Oscillating wand type sprinklers can water square or rectangular spaces. But in my experience the coverage is not really even, and the motion of the spray head on wet ground makes a bit of a mess in open soil. Diffusion-type sprayers may make a lot of sense for small, rectangular, raised bed gardens. Diffusion sprayers don’t move, but instead direct a spray of water against a specially shaped part that causes the stream to splatter in a particular pattern. They, too, are sloppy, but both of these put water out faster than impact sprinklers.
Some people prefer to water by hand; for a small garden that may be all that’s necessary. But you should still choose your spray head with care. The trigger grip types are useful for washing (and for transplanting), but are too hard to control for irrigation. The same is true of nozzle types, but even more so. What you should get is a fan spray, which breaks the stream into a wide, relatively narrow band. This slows down the process enough so that the soil has time to soak up the water, and the shape makes it efficient, too. Dedicated hand-waterers like to put a gooseneck extension handle on the end of the hose leading to the spray head, not only to make holding it for extended periods more comfortable, but also so they can get the head down low and spray upward in an arching stream. By doing this they mimic the force of natural rainfall more closely.
One last piece of irrigation equipment we find useful is a siphon proportioner, a small device that screws into the hose line. By suction it pulls liquid fertilizer from a pail at a constant rate (depending on the water pressure and flow). It makes care of early spring seedlings much easier and allows convenient side dressing of crops later in the season as well. Whatever kind of fertilizer you use, even if not organic, this is an invaluable device for fertilizing seedlings. An anti-backflow device is built in to keep fertilizer or water from traveling back into the sill cock.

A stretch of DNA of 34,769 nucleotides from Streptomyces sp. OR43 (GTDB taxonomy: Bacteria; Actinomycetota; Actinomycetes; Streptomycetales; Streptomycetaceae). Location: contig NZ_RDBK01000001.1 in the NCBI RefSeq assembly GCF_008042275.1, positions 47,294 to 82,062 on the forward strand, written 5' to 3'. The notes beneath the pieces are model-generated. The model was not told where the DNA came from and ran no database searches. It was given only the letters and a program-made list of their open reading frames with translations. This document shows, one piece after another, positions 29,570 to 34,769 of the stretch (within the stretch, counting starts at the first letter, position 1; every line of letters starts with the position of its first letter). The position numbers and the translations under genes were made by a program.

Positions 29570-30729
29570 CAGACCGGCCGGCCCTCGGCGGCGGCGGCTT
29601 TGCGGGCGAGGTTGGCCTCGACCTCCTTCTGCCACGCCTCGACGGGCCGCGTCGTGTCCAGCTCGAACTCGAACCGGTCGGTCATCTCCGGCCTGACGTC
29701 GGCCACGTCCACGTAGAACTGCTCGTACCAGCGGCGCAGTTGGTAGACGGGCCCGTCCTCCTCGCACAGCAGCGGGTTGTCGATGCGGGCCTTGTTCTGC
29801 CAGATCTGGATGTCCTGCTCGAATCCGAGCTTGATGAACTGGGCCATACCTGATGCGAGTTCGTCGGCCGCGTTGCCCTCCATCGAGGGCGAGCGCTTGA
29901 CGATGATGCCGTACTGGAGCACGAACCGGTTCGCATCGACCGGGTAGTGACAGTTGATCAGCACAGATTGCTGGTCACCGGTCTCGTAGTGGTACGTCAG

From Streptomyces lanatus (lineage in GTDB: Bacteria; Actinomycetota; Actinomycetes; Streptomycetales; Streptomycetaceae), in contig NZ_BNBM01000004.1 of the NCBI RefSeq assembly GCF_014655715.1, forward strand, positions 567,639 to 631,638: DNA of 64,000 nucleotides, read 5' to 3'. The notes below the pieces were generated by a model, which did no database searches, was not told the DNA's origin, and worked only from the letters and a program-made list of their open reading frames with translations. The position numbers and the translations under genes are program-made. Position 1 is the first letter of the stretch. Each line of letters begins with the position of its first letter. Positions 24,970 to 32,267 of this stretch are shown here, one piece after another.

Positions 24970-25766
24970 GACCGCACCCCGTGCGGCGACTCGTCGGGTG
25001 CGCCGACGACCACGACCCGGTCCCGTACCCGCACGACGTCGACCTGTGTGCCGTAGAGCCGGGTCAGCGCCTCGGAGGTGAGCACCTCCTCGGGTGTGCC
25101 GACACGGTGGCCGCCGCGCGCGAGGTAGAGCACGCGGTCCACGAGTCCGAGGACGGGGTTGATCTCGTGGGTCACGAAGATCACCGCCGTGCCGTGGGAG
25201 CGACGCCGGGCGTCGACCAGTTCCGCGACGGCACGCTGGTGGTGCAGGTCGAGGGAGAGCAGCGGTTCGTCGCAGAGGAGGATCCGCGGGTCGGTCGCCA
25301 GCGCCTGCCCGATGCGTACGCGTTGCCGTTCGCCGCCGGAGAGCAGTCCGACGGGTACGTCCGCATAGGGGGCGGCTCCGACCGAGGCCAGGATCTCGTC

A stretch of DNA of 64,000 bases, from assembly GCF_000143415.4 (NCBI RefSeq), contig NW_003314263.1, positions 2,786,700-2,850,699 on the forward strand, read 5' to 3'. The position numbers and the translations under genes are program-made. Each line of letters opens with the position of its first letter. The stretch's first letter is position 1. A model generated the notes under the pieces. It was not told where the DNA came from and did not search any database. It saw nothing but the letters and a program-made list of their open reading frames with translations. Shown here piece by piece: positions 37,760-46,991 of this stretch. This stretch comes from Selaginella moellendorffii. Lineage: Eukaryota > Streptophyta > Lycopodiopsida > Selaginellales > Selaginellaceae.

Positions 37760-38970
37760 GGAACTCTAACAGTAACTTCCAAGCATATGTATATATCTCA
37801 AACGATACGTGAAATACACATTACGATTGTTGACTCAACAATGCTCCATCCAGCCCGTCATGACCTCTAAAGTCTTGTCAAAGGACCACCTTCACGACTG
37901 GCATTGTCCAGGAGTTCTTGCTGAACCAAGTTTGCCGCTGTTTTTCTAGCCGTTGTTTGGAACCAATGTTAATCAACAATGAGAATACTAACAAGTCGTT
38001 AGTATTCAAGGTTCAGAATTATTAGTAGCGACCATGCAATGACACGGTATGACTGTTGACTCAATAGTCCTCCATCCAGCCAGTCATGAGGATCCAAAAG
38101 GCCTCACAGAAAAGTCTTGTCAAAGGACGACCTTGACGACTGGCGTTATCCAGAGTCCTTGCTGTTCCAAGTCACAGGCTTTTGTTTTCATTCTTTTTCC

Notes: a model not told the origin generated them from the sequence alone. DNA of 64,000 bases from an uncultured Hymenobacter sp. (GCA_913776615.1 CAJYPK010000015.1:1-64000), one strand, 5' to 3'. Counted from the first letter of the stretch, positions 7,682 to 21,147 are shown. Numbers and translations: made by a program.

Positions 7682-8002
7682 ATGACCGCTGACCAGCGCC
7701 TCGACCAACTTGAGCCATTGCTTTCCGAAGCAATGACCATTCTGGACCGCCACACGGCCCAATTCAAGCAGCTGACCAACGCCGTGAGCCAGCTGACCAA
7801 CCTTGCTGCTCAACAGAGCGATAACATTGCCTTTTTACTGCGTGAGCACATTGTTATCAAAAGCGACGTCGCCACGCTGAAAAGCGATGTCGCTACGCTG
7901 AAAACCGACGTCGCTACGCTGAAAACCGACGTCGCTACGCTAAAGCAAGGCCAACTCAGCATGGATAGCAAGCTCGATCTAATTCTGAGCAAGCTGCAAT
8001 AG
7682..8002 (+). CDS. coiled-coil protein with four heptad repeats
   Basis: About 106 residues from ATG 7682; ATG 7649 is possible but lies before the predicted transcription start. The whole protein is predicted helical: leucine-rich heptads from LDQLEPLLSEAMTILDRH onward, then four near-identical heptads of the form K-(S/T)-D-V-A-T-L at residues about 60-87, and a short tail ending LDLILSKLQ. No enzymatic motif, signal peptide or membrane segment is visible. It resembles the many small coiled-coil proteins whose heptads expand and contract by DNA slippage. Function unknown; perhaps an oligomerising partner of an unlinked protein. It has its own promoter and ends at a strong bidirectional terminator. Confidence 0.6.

The amount of water your garden gets, whether from rain or irrigation, is vitally important to its success, and a small, inexpensive rain gauge is all you need to track this successfully; just empty it after each rain (or watering) and keep a running tally. After a few seasons you’ll have a good feeling for just how wet or dry your garden is.
Another small piece of equipment which will put you in closer touch with what is actually happening in your garden is a soil and compost thermometer. This is a small, weather-and-break-proof thermometer mounted on a spike that you can stick into the ground (or the compost pile). Soil temperature is critical to germination of seeds, and planting at the proper time removes the need for seed treatment, so for an organic gardener this is nearly an essential piece of equipment. The same thermometer can be used to monitor the temperature swings in your compost pile, which is an excellent gauge of its progress at turning garden refuse into nature’s best soil-conditioning fertilizer. As with the rain gauge, after a few years you will gain a practical insight into the actual progress of the seasons in your own garden.